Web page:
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Rejected

3 Common Reasons Why Law Applications Get Rejected

 
“Dear (Name),
Thank you for applying for admission to (Insert Law School). The admissions committee has reviewed your application for the class of 2017. Unfortunately, we are unable to offer you a place in the class.”
Talk about deflating! For months, you withdrew to your cave to study for the LSAT and tinker with your application. Your grades fit within the range. And your references were top notch. Sure, you were competing against other Type A’s, who’d also served as treasurer and donated evenings to mentoring the less fortunate. Deep inside, you really believed that you’d make the cut. And now you’re wondering, “What more could I have done?”
Probably not a lot, according to Shawn O’Connor, Founder and CEO of Stratus Prep. O’Connor, who scored a 179 on the LSAT before graduating from Harvard Law, has noticed that these three factors often sink prospective candidates:
1) Too Similar to Other Candidates: “How do you stand out?” That’s the question you must ask yourself. And that’s because many candidates share “similar backgrounds in undergraduate study, ethnicity, upbringing ​​or career goals” in O’Connor’s experience. With admissions committees seeking a diverse class with a range of perspectives, you’re often placed side-by-side against the candidates with whom you share the most similarities. In other words, there are fewer slots available than you think… and the margins can be awfully slim.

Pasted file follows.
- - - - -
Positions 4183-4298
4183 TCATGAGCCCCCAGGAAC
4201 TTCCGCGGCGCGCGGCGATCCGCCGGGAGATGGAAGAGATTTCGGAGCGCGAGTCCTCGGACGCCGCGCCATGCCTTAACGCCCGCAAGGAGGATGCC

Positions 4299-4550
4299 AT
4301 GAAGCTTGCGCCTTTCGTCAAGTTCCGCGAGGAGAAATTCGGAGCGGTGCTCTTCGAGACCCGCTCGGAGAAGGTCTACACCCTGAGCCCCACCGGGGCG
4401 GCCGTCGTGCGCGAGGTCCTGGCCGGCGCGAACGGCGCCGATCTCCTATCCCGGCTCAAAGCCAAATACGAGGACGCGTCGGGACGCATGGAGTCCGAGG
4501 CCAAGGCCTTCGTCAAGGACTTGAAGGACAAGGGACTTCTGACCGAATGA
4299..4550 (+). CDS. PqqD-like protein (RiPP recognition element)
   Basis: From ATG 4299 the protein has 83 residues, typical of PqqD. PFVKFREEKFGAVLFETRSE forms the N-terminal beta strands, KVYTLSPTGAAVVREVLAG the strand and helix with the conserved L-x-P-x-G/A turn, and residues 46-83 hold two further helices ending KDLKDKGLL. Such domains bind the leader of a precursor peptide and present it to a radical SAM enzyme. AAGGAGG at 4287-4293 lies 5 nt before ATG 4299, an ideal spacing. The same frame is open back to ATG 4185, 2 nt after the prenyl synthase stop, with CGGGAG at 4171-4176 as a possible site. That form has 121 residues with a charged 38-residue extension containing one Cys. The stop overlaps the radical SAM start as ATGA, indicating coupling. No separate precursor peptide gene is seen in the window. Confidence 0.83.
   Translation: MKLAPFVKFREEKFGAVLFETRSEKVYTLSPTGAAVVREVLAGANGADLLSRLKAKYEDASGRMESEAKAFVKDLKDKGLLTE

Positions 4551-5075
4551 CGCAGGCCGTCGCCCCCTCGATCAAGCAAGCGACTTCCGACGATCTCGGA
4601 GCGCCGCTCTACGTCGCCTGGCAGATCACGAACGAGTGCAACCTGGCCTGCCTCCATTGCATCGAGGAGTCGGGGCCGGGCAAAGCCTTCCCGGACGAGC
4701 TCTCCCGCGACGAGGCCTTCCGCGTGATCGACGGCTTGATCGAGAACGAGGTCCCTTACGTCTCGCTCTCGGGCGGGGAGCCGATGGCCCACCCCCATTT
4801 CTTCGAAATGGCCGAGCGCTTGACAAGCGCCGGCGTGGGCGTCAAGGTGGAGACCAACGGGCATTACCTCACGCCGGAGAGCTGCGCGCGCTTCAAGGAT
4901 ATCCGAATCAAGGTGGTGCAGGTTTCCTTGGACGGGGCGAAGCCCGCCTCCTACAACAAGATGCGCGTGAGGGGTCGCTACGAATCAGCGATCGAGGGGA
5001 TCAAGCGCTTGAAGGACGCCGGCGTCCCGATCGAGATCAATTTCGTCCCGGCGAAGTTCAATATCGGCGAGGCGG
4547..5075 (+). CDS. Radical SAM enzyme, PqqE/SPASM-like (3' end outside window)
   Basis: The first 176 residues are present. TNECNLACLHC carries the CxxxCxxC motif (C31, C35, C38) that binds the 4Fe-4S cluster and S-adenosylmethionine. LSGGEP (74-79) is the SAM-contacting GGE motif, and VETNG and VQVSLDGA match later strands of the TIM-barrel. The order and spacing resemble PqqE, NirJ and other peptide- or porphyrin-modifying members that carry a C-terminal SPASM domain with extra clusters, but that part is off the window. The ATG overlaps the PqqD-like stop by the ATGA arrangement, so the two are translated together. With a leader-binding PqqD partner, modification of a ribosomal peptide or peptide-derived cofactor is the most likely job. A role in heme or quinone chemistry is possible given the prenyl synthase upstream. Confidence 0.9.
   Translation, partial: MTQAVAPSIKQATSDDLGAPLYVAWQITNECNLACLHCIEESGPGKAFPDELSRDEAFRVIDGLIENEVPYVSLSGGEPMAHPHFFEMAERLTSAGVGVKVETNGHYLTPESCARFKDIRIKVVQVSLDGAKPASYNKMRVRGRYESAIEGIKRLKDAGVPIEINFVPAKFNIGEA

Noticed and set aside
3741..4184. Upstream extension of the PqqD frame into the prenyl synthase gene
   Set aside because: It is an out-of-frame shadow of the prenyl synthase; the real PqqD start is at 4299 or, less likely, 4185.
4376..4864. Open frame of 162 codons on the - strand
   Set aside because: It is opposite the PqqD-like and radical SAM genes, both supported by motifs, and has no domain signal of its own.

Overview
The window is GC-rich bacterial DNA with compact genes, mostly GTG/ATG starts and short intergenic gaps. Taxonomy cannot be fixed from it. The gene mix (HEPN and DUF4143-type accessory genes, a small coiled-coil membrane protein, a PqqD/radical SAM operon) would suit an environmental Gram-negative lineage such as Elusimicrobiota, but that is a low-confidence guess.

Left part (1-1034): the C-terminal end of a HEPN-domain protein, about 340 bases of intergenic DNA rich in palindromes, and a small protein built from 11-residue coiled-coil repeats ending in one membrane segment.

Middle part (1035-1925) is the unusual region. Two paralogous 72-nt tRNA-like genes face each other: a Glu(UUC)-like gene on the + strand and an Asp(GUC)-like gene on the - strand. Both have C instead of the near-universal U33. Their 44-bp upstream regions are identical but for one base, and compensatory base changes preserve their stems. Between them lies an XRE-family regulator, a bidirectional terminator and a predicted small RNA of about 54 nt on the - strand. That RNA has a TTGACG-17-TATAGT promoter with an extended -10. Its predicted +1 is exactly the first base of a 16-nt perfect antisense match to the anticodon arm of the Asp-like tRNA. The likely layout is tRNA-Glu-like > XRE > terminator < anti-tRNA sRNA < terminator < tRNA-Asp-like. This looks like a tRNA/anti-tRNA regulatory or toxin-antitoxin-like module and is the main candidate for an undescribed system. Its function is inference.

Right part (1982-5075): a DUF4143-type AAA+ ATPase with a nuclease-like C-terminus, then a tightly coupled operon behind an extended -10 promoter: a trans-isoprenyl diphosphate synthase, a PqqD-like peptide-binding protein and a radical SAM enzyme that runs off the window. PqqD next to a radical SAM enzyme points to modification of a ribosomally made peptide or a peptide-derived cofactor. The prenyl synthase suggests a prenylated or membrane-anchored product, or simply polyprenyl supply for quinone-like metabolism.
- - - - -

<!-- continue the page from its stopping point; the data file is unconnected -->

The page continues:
2) Low LSAT or GPA: According to O’Connor, grades and scores are “typically the first factor admissions readers evaluate.” As a result, schools apply an LSAT-GPA Index to quickly segment applicants into three buckets: “Definitely admit, maybe admit and definitely reject.” The odds of admission are based on where the index score resides in the overall range. It truly is a numbers game. If you have any doubts about your score, consider re-taking the test. (To find your index score, click here).
3) Weak Essays: Sometimes, inspired essays can ease concerns about a mediocre index. And they undoubtedly force adcoms to view candidates in an entirely new way. But a boilerplate essay that lacks urgency or sizzle? That raises questions. When adcoms have questions, your application ultimately ends up being waitlisted (if not rejected).
Source: U.S. News and World Report